Israeli company StoreDot have reportedly claimed that their innovative “FlashBattery” technology means that five-minute charging smartphones could be on the market by 2018.
Minutes Rather Than Hours
On average it takes most of us anywhere between one to three hours to charge our smartphones depending on the size of the battery and the flow capacity of the charger.
Considering how pressed for time most of us are nowadays, five-minute charging may seem like a dream come true, although it may be a reality in 2018.
Flash Battery Technology
In 2015, Israeli start-up StoreDot demonstrated “FlashBattery” at the CES tech show in Las Vegas. The battery was said to contain nanomaterials and as yet unnamed organic compounds that allowed for “non-traditional” reactions and unusually rapid transfer of ions from an anode to cathode to charge batteries.
The initial versions of the battery were thicker than most smartphone batteries available at the time, but it has been reported that pilot production of the new batteries has already begun with two Asian battery manufacturers, and that “mass production” was expected to begin in the first quarter of 2018.
Some technical commentators have, however, been publicly skeptical of StoreDot’s claims, pointing out that achieving such a fast charge would mean solving the so far elusive problem of battery overheating. As well as negatively impacting battery performance and being dangerous, battery overheating has been a considerable challenge for big-market competitors so far e.g. Samsung with its Galaxy Note 7 battery.
Not Just Smartphones
StoreDot is not the only tech company racing to create the perfect quick-charging battery. Qualcomm unveiled a similar technology, called the Quick Charge 4 system, in November, offering five hours of battery life after a 5-minute charge.
The Israeli tech firm did have another ace up its sleeve though – they have also claimed to produce an electric car battery that charged in 5-minutes for 300 miles of range.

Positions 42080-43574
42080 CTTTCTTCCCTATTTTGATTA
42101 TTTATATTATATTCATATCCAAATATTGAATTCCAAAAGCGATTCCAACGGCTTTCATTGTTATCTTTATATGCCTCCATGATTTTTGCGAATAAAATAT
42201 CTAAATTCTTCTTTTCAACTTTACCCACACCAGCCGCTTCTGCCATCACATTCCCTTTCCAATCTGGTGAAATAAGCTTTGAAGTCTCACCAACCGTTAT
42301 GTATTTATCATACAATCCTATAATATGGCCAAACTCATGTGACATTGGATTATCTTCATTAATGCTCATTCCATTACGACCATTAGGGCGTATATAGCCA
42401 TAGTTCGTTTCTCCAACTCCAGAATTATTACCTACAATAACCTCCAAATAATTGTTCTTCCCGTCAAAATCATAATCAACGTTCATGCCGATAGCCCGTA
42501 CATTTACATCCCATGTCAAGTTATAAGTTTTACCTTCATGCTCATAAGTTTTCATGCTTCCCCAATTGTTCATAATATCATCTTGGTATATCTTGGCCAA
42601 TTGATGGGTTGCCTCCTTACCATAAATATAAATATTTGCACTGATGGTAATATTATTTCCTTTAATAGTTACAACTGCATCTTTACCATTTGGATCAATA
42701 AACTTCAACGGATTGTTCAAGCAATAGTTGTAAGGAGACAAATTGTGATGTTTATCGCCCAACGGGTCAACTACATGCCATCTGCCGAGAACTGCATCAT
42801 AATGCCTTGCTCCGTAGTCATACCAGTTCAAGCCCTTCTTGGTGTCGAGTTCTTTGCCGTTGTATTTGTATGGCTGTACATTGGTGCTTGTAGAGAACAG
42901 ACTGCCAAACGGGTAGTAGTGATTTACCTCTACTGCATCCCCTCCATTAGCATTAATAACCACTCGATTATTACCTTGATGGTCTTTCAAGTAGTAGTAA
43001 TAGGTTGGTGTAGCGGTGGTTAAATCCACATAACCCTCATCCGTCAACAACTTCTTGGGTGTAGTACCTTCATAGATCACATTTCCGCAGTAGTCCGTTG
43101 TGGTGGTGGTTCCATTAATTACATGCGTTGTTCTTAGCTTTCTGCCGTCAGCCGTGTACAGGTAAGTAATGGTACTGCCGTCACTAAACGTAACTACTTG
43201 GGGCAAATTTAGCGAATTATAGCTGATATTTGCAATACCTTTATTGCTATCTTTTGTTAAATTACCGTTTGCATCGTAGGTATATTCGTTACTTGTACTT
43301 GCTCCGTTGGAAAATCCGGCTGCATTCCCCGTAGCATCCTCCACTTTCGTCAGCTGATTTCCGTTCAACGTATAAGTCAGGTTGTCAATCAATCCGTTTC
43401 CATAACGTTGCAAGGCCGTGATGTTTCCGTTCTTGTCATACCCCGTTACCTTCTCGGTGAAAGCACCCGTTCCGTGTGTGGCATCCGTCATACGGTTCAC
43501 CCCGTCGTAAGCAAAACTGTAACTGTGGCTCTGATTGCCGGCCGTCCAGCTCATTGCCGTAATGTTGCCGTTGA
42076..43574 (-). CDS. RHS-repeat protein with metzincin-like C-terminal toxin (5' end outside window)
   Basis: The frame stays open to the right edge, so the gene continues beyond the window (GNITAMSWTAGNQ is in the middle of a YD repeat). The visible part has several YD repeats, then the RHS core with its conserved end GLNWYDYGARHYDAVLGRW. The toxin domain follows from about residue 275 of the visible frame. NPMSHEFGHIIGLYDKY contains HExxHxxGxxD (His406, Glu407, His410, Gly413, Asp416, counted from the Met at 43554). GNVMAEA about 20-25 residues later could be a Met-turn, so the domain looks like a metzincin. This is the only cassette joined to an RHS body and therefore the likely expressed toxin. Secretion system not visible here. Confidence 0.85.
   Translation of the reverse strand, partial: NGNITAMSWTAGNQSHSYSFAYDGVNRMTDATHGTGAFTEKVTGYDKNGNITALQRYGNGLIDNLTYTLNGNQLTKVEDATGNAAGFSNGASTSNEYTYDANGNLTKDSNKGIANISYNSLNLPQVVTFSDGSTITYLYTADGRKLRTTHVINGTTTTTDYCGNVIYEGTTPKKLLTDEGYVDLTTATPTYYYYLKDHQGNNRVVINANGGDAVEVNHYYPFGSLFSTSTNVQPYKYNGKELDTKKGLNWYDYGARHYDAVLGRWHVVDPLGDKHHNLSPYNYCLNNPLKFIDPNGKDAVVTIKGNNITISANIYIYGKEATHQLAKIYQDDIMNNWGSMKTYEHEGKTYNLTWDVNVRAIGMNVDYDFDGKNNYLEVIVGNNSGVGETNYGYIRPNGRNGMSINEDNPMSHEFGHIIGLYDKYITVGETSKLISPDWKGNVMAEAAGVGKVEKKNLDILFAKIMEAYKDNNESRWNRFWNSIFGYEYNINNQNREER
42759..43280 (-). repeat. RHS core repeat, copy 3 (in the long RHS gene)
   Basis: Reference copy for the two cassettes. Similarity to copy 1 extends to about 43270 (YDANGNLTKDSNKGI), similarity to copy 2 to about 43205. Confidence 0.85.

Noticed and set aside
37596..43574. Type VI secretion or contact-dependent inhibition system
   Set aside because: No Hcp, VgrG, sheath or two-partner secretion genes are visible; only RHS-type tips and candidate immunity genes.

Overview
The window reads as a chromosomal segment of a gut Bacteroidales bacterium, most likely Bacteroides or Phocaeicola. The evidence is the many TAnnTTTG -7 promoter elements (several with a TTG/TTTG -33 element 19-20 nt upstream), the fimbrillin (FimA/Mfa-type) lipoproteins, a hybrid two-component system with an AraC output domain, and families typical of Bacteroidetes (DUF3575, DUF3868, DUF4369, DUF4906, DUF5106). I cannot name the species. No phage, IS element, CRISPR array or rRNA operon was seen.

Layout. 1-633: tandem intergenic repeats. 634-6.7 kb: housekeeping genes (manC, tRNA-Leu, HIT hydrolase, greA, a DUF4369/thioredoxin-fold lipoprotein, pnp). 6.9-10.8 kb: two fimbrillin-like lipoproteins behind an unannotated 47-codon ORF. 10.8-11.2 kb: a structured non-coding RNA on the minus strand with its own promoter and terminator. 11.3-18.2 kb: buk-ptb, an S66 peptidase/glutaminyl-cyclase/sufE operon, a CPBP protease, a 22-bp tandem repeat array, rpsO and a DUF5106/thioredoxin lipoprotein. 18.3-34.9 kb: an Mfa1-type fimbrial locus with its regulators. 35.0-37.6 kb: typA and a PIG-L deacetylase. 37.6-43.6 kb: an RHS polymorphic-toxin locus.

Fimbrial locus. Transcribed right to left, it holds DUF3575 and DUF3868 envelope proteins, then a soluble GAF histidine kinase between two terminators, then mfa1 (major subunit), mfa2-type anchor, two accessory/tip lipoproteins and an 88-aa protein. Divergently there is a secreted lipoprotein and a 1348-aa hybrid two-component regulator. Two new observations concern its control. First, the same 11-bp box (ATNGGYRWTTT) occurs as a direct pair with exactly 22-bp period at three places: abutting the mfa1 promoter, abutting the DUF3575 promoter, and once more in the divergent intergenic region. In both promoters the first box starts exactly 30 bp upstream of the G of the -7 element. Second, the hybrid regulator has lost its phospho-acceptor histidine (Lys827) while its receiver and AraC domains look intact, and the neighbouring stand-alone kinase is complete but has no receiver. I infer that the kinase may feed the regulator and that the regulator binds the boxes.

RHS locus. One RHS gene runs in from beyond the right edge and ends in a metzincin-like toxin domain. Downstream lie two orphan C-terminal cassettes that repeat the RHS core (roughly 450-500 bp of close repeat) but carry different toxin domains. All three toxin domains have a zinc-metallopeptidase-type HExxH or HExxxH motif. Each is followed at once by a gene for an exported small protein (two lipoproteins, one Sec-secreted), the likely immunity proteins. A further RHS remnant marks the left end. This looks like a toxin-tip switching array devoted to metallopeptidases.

The Myersdorf car battery was showcased in Berlin at the Cube Tech Fair, though their presentation was ironically too short for the battery to finish charging at the time. The company admitted that while they do not have any contracts yet, they are working with car companies to develop the battery, and estimate that it could take three years before it is roadworthy.
This is significant when contrasted against technology by competitors like electric vehicle firm Tesla by Elon Musk whose Supercharger technology takes 75 minutes to reach a full charge and can only offer 170 miles on a 30-minute charge.
What Does This Mean For Your Business?
Just as battery charge life is a limiting factor for businesspeople when using their laptops, phones running out of charge at just the wrong moment, not holding charges for long, or having to replace (expensive) phone batteries, and having to wait long periods of time for phones to charge up are all frustrating and costly to businesses. We also now live in a mobile, ‘cordless’ society (just look at the vacuum cleaner market) where we like and expect to be able to work uninterrupted, on the move, un-tethered.
If this new battery technology lives up its creator's claims it could deliver huge cost savings and convenience benefits, as well as having multiple other possible applications in many different industries wherever batteries are used. If the costs of the batteries are sufficiently low, this technology could also provide opportunities for UK businesses with existing and news products, to add value and differentiate.